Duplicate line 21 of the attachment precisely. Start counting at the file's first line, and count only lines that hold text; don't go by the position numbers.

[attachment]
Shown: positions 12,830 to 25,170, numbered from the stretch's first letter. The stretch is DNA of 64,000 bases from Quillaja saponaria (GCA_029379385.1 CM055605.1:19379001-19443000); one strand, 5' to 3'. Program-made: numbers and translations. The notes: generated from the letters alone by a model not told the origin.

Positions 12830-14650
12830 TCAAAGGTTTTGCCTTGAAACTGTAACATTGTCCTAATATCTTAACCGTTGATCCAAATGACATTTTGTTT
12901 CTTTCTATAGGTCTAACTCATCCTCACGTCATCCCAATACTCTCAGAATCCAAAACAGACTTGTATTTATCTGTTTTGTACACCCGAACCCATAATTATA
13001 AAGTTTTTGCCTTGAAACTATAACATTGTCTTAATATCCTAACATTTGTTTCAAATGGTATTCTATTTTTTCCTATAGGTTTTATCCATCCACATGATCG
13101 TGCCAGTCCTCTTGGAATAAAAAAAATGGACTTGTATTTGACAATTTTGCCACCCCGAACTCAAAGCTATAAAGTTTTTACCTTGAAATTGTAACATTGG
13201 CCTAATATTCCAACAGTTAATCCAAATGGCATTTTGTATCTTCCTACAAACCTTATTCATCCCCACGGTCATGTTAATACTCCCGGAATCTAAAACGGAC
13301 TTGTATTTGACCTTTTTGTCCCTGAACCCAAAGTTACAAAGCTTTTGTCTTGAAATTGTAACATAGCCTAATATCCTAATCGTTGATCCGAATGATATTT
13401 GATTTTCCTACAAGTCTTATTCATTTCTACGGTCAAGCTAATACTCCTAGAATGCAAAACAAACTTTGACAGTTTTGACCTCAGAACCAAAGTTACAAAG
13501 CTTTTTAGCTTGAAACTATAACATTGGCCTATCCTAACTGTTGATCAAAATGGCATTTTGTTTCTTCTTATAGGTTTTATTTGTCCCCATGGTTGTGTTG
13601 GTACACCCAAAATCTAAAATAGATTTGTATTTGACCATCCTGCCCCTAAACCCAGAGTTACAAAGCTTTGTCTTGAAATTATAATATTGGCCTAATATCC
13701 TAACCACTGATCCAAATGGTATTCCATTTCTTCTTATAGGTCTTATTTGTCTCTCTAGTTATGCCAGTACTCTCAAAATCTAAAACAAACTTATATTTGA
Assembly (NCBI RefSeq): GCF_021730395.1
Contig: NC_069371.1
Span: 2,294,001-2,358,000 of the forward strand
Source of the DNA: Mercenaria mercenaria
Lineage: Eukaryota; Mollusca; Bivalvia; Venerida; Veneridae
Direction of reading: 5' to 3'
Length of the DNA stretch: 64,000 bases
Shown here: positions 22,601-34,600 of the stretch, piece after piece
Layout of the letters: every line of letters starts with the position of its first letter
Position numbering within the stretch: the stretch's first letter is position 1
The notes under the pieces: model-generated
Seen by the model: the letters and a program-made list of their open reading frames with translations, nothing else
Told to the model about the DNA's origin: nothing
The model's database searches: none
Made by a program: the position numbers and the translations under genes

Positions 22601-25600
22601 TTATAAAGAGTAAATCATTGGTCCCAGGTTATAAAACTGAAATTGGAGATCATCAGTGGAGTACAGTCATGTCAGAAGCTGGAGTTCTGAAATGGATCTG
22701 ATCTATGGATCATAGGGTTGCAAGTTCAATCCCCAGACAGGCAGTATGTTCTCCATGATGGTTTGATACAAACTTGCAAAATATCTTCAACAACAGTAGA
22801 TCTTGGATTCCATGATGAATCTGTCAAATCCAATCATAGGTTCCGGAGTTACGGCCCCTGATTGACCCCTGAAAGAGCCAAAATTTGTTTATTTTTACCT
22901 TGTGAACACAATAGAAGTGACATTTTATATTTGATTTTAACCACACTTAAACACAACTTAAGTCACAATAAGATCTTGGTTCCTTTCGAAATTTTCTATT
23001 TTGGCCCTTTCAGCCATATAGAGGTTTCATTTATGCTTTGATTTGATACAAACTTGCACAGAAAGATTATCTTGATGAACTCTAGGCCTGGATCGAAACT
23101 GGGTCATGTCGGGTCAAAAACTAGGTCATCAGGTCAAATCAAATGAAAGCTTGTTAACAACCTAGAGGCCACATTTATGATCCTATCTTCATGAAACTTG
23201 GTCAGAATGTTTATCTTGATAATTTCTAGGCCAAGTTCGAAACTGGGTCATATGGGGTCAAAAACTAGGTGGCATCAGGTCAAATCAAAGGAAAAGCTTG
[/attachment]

Layout of the letters: every line of letters starts with the position of its first letter